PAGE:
Ian Crowe

Ian Crowe

Ian Crowe is a Senior Fellow of the Russell Kirk Center and director of the Edmund Burke Society of America. He is currently an associate professor of History at Brewton-Parker College, Mount Vernon, Georgia, and book review editor of the journal Studies in Burke and His Time.

Ian’s research interest is the career and writings of the eighteenth-century Irish politician and thinker Edmund Burke, regarded by many as the father of modern intellectual conservatism, and a figure whose thought was central to the writings of Russell Kirk. He also writes and lectures on the wider history of the development of British and American conservative thought since the French Revolution. His publications include An Imaginative Whig: Reassessing the Life and Thought of Edmund Burke (2005), The Enduring Edmund Burke (1997), Unwelcome Truths (1997), “The Hereditary Peerage: a Voice in and for Rural Britain” in Another Country, and a number of articles and reviews in Modern Age, The Civil War Book Review, The University Bookman, and Conference and Common Room.

Ian's monograph study of Edmund Burke’s “pre-political” writings, Patriotism and Public Spirit: Edmund Burke and the Role of the Critic in Mid-Eighteenth-Century Britain, is scheduled for publication by Stanford University Press in August 2012. See details at Amazon or the publisher. He is also compiling and editing an anthology of some of Burke’s less familiar works. Provisionally entitled “Edmund Burke and the Politics of Common Sense,” this project is designed to increase awareness of the breadth and diversity of Burke’s thought among students and the wider public.

Ian is concerned to make Burke’s historical and intellectual influence on conservative thought in Europe and the United States recognizable to young scholars, and it was this interest that first brought him to the Russell Kirk Center. His efforts to move Burke studies on from the ideologically driven debates of the Cold War period are also a tribute to the spirit of scholarship in which Russell Kirk, Peter Stanlis, and Francis Canavan invigorated Burke studies and ensured that Burke’s thought would remain vital and accessible to future generations.

Ian studied Modern History at the University of Oxford and earned his Ph.D. in History from the University of North Carolina at Chapel Hill. Before moving to Chapel Hill, he and his wife were resident in Mecosta, where he served as program director for the Kirk Center from 2000 to 2002.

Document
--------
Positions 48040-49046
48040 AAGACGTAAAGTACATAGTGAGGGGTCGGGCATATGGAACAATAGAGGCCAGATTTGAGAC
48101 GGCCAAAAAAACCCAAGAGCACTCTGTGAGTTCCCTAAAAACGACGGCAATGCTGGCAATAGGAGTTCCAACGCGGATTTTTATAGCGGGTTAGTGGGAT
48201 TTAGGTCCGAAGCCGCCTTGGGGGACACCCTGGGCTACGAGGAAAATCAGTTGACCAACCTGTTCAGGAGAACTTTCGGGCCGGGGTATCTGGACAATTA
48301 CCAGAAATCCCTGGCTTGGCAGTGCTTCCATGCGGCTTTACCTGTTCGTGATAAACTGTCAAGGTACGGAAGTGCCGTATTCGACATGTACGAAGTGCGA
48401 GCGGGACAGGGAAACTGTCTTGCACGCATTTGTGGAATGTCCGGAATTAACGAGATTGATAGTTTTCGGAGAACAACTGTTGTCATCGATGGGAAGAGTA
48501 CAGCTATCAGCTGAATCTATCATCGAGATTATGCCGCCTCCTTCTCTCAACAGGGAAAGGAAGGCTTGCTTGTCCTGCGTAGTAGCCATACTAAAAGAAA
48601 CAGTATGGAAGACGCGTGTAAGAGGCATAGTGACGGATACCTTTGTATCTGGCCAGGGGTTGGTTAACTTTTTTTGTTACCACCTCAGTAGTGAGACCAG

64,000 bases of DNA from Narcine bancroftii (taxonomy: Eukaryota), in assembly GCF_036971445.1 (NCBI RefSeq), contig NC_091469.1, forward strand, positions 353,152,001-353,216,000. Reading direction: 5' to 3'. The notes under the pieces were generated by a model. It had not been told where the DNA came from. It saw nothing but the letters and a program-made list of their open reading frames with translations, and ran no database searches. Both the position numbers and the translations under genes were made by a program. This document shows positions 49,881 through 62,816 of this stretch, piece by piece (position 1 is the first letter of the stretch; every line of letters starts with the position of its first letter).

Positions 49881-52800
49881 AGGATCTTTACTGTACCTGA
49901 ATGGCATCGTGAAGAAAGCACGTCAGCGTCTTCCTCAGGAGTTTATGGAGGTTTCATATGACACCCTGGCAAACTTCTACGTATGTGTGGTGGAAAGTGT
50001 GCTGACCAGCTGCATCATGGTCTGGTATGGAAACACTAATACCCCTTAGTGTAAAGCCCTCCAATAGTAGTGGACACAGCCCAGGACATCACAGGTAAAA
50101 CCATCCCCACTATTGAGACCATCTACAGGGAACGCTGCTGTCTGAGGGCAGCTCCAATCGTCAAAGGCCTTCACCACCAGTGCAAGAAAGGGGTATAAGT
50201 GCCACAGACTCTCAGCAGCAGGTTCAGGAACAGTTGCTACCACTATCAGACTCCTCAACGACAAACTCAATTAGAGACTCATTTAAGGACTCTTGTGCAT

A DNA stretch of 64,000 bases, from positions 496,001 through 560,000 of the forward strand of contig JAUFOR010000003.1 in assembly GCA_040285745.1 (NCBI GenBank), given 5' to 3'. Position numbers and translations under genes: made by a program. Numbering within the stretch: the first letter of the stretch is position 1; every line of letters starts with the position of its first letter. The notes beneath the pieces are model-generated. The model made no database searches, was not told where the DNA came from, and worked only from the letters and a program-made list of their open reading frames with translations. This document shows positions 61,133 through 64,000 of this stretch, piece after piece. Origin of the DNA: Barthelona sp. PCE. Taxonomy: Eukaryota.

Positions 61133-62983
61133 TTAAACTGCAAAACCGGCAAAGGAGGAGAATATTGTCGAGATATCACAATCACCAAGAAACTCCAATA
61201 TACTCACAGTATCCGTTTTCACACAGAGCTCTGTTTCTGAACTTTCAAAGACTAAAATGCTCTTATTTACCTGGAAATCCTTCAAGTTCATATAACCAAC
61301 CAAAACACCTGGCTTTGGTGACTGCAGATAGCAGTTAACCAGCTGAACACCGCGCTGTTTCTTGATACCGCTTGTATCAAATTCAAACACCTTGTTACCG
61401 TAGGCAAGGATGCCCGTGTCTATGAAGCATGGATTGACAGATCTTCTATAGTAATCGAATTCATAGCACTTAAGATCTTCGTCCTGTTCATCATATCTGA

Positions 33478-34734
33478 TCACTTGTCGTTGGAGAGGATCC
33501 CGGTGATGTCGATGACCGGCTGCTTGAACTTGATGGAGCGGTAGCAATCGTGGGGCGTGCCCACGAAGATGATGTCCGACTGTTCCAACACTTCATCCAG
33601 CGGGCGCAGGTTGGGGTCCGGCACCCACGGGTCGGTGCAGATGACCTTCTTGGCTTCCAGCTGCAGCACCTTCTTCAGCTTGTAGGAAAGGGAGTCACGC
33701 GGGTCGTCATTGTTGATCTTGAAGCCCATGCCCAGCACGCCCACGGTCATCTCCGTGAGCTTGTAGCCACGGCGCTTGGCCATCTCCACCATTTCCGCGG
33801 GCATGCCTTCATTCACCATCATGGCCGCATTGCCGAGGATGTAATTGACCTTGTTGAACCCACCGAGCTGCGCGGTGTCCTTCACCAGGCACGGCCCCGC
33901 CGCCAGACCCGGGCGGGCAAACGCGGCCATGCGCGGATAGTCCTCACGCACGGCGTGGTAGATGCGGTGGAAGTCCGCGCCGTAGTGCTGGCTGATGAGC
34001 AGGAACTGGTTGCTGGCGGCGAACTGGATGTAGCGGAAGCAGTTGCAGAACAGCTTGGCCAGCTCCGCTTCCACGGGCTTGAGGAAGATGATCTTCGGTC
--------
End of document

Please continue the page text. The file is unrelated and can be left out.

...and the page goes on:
A “conservative character [is] suspicious of doctrinaire alteration, respectful toward history, preferring variety over uniformity, acknowledging a moral order composed of human persons, not of mere political and economic atoms subservient to the state.”

Russell Kirk, A Program for Conservatives, 1954

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Highlights

Undergraduate and Graduate Student Seminars This Spring

For a long weekend in March, Hillsdale College Honors Students gathered at the Kirk Center to explore the theme “Man as Maker in Moral Perspective.” Professor of Classics Eric Hutchinson guided the students on the complex topics of transhumanism and cloning, followed by readings from Ray Bradbury’s science fiction stories. Although the March winds deterred students from an afternoon walk, they rounded out the weekend with piano-playing and singing at the Kirk house.

Hillsdale Seminar March 2018

On April 26–29, the Kirk Center welcomes this year’s recipients of the Intercollegiate Studies Institute’s prestigious Richard M. Weaver Fellowships for a seminar about Plato’s writings on education, sponsored by The Liberty Fund of Indianapolis. Since 1964, the Weaver Fellowship Program has identified and supported graduate students committed to freedom-oriented teaching at the college level. This year, fifteen students from across the country were selected as Weaver Fellows. Dr. David Corey, professor of Political Science at Baylor University, and Dr. Richard Gamble, professor of history at Hillsdale College, will lead the discussions.

Apr 2018

Buckley Biographer Visits Kirk Library

The Kirk Center was pleased to host a research visit for prize-winning historian and former New York Times Book Review editor Sam Tanenhaus. Mr. Tanenhaus is the official biographer of William F. Buckley Jr. He made a trip from Connecticut to Mecosta to read the correspondence between Buckley and Kirk while enjoying the pleasant setting of the Kirk Library. Russell Kirk had a four-decades long friendship with Buckley, both admiring the other’s professionalism and contributions to the revival of the conservative tradition in America.

Jeff Nelson, Sam Tanenhaus, Annette Kirk

Apr 2018

Attention attorneys, judges, law students, and interested professionals: Registration just opened!

The Society for Law and Culture will gather to discuss “Moral Imagination and the Law” on Saturday, May 19, 2018 at the Kirk Center. We are pleased to announce the following distinguished speakers: the Hon. Caleb Stegall, Justice, Kansas Supreme Court; the Hon. Stephen Murphy, Judge, United States District Court for the Eastern District of Michigan; Clare Neuchterlein, Distinguished Practitioner Emerita of Law, Valparaiso University; and Allen Mendenhall, Associate Dean and Director, Blackstone and Burke Center for Law and Liberty, Faulkner University.

Society for Law and Culture, 2016 gathering

Formed by Maxwell Goss, a practicing attorney and former Kirk Fellow, the Society for Law and Culture is an organization for lawyers, judges, professionals, and academics that aims to strengthen the ties between law and culture and promote a renewed sense of the law as a vocation and humane profession. For more information and to register please see the event site.

Apr 2018